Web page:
I don`t hate these movies.  I never have.  They`re incredibly flawed, unbearably so at times, but at the same time, I genuinely love elements of the films.  I love how they expanded the Star Wars universe without necessarily doing so in telling a story that advances anything.  There were drawbacks to those universe expansions, so many limitations the films were bound by since they had a predetermined ending, in some respects they`re just filling in the blanks.  But those blanks, they did not exist before.  We had no real concept of what the republic looked like before A New Hope.  We only knew the Empire.

With The Phantom Menace we were introduced to a galaxy of politics, a counsel of Jedi Masters, and all manner of new space ships, alien creatures and weapons technology.  We were also introduced to George Lucas' inability to get a good performance out of his actors, but at the same time the incredible advances in CGI and blue screening make a galaxy teem with life, where it seemed pretty cold and desolate before.

Of the three, The Phantom Menace is the weakest.  Lucas' first directorial effort in decades finds a man unsure of how to negotiate characters with story, and it's evident his interest was far more in using the technology to tell the story than the people.  His story outline isn't the problem, but his execution of it is dire.  All of the actors in all three of the prequels I give a pass to, because it's quite clear that Lucas just didn't care about how they were delivering their lines, instead more focused on ensuring they find their marks and that they get the words right, not the tone.  Actors like Ewen McGregor and Liam Neeson are people that can carry films in spite of their directors, they know what they're doing.  Natalie Portman, though already a veteran by this point, needed guidance, and young Jake Lloyd absolutely needed some.

The thing about The Phantom Menace I realized in this latest watching is it's a kids movie.  My daughter was already a Jar Jar fan before even seeing the film, and upon seeing the podracing sequence, we watched it four times over before advancing to the rest of the film.  The larger political ramblings are a drastic misstep for a kids movie, but the bulk of the action (a bloodless CGI war of clumsy battle droids versus clumsy Gungans is totally meant to appeal to children).  I was 4 or 5 when I first saw Star Wars, and I watched it dozens of times on video before I was 10, so it's always had that appeal.  Childhood nostalgia carried my, and many others' interest in the original trilogy and its off-shoots for decades, so why would it not stand to reason that a new generation's Star Wars should do the same?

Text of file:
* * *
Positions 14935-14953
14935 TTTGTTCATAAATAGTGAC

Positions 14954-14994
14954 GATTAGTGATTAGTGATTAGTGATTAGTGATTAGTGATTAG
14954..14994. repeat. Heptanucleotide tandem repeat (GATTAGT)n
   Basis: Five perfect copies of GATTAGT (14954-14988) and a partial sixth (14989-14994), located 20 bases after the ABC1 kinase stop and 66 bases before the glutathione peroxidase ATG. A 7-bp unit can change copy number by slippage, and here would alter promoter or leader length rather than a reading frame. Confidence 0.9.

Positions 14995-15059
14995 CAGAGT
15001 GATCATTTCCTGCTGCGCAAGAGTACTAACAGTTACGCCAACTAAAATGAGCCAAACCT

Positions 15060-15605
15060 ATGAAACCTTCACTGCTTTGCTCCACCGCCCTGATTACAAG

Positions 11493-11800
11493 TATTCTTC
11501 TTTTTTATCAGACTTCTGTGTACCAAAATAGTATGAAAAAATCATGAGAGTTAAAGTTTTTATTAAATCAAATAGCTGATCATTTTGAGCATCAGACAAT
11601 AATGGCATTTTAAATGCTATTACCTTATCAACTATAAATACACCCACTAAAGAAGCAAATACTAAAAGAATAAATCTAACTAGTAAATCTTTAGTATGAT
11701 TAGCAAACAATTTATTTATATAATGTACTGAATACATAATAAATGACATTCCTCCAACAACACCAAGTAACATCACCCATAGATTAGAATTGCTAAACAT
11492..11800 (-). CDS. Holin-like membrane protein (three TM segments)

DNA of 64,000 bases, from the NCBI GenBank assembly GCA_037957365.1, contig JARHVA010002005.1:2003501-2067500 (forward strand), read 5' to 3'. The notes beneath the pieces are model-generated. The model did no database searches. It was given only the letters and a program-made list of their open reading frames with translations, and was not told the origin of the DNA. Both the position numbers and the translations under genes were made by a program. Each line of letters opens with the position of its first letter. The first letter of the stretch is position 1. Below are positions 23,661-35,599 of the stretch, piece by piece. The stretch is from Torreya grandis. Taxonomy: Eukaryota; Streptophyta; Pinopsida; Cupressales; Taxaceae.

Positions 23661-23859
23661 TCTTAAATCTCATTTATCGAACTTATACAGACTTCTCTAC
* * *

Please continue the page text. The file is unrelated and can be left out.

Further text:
Watching The Phantom Menace with my daughter, watching it as a kids movie, it made it much easier to forgive it for its tepid adventure, and to see someone actually appreciate Jar Jar made me dislike him and the Gungans quite a bit less.  Still its fatal flaw still is supremely irksome, the introduction of "midichlorians" demystifies the Force in a manner that continues to slap any fan in the face every time it's mentioned.

Episode II: Attack of the Clones is leaps and bounds a better film than its predecessor, for two acts at least.  The film opens with an attempted assassination that eventually leads to a dynamic chase sequence through the city-planet of Coruscant.  Obi-Wan dons his noir-ish detective hat as he tries to track down the bounty hunter, which leads to the discovery of a missing planet in the Jedi archives, which leads to the discovery of the cloning facility secretly building an army for the republic.  It's an incredible journey with fantastic set pieces, and McGregor own the role and delights in the task before him.  The cloning facility, its exotic operators,  and its rainy, watery planet provide one of Star Wars' most unique environments, the perfect setting for a face off between one of the galaxy's preeminent Jedi and likewise preeminent bounty hunters.